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These So-Called ‘ISIS Kill Lists’ Are a Great Reminder to Change Your Password

Everybody take a deep breath.
Image: Shutterstock

The pro-ISIS hacking group known as the United Cyber Caliphate recently released a so-called "kill list" containing the names of more than 8,000 people around the world.

Around 150 Canadians who've been named are about to receive warning calls from the police, according to reports, which describe it as an "ISIS kill list."

It sounds terrifying. It's not. The main thing you need to do in response is simply change your passwords on your email and social media accounts, if you haven't already.


"It's not appropriate to call it an ISIS kill list," said Laith Alkhouri, director of Middle East and Africa Research at New York-based security group Flashpoint Intel. "When we have media outlets reporting it as an ISIS kill list, anybody on the list will think about why and start taking precautions. It disrupts their lives as they seek answers."

Basically, this so-called "kill list" didn't come directly from ISIS, or potentially even anyone with a material connection to the group. Instead, such lists come from a handful of informal hacking collectives—who are, for all we know, just angry teens—that align themselves with ISIS. More than a dozen "kill lists" have been released from pro-ISIS people and groups in the last year alone.

"In lieu of inflating their own notoriety, they're inflating ISIS's notoriety"

Some of these lists targeted law enforcement or military personnel, but the "new wave" of kill lists distributed by the likes of the United Cyber Caliphate are, as Rita Katz of SITE Intelligence Group wrote in a piece for Motherboard, essentially random. According to a CBC report, the only unifying factor between the targets is that their information showed up in data dumps from high-profile hacks on sites such as LinkedIn and Myspace.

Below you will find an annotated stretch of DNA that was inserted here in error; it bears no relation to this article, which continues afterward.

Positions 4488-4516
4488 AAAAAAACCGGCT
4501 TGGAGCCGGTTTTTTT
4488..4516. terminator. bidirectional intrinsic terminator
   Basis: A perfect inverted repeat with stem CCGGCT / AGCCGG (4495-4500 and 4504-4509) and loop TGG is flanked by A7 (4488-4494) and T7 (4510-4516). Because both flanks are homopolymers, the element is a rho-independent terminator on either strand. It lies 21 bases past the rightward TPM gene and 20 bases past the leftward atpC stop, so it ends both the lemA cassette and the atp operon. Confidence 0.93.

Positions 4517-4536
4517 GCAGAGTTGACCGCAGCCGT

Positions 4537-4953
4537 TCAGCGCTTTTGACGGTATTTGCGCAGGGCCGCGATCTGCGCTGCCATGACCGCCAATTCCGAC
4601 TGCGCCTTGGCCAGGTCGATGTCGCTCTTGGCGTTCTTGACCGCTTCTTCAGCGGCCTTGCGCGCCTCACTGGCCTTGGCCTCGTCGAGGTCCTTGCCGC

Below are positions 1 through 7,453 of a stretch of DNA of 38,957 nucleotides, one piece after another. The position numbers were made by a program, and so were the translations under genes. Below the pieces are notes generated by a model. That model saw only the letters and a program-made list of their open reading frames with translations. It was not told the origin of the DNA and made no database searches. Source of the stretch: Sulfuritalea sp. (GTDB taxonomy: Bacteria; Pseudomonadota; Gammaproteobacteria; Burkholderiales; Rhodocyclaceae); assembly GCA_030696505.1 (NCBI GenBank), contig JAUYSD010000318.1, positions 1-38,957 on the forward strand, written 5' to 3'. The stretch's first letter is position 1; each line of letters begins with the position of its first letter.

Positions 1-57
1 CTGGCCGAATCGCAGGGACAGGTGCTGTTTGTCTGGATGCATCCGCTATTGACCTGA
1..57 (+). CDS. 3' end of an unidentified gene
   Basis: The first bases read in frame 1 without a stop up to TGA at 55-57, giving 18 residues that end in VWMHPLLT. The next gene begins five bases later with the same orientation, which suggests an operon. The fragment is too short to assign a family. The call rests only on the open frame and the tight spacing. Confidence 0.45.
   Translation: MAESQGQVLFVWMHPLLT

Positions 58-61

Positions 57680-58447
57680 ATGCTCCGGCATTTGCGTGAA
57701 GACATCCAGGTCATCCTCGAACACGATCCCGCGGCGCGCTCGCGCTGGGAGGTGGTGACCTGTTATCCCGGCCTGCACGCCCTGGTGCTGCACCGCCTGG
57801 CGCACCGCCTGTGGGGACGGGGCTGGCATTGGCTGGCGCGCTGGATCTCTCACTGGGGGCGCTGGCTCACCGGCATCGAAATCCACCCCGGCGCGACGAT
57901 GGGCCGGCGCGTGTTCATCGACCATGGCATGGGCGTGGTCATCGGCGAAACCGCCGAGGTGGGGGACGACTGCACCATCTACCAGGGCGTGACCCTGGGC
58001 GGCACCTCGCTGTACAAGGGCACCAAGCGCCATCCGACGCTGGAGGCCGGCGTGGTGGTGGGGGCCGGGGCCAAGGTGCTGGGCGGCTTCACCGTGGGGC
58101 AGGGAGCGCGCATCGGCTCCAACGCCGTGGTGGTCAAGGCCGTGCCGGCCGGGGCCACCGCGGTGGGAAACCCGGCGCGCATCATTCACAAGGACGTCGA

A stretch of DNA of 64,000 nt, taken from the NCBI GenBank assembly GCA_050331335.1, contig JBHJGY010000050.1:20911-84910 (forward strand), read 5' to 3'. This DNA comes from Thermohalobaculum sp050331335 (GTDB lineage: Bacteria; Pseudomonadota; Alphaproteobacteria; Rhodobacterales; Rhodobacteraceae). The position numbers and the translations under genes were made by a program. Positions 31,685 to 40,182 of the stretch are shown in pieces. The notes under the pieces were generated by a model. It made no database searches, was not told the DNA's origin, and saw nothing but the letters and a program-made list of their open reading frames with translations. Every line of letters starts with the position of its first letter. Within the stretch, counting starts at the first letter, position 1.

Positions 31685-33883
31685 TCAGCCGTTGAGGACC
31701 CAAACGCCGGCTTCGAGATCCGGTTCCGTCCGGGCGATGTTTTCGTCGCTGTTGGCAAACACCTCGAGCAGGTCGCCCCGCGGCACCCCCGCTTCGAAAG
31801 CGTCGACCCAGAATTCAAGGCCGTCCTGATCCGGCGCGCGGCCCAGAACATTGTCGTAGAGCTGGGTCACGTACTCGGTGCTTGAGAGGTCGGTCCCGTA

These hacks, as far as we know, were not orchestrated by the United Cyber Caliphate or anyone associated with ISIS. Instead, it appears as though the United Cyber Caliphate simply scraped information from data released after hacks that somebody else did and decided to call it a "kill list." It's not just disingenuous, it's damn lazy.


But it is still scary. And that's the point.

"Since they label themselves as an ISIS cyber division even though they've never been acknowledged by ISIS—in lieu of inflating their own notoriety, they're inflating ISIS's notoriety," said Alkhouri.

After the Orlando attack, in which a man with apparently no real ties to ISIS allegedly pledged allegiance to the group before his spree, the lines between ISIS proper and "merely" pro-ISIS seem more blurred than ever. An "ISIS" kill list in this environment, even if transparently random and unsophisticated, can be a terror. But let's also recognize it for what it is: a jumble of names collected from essentially public sources and branded by script kiddies who, it appears, don't do much more than deface web pages with obnoxious Call of Duty-style graphics.

If you are one of the 151 Canadians who get the call from the police informing you that you are on an "ISIS kill list," simply thank them for informing you that your information was revealed in a hack and change your passwords.

"We'd be giving those guys too much notoriety if we spice it up," Alkhouri said.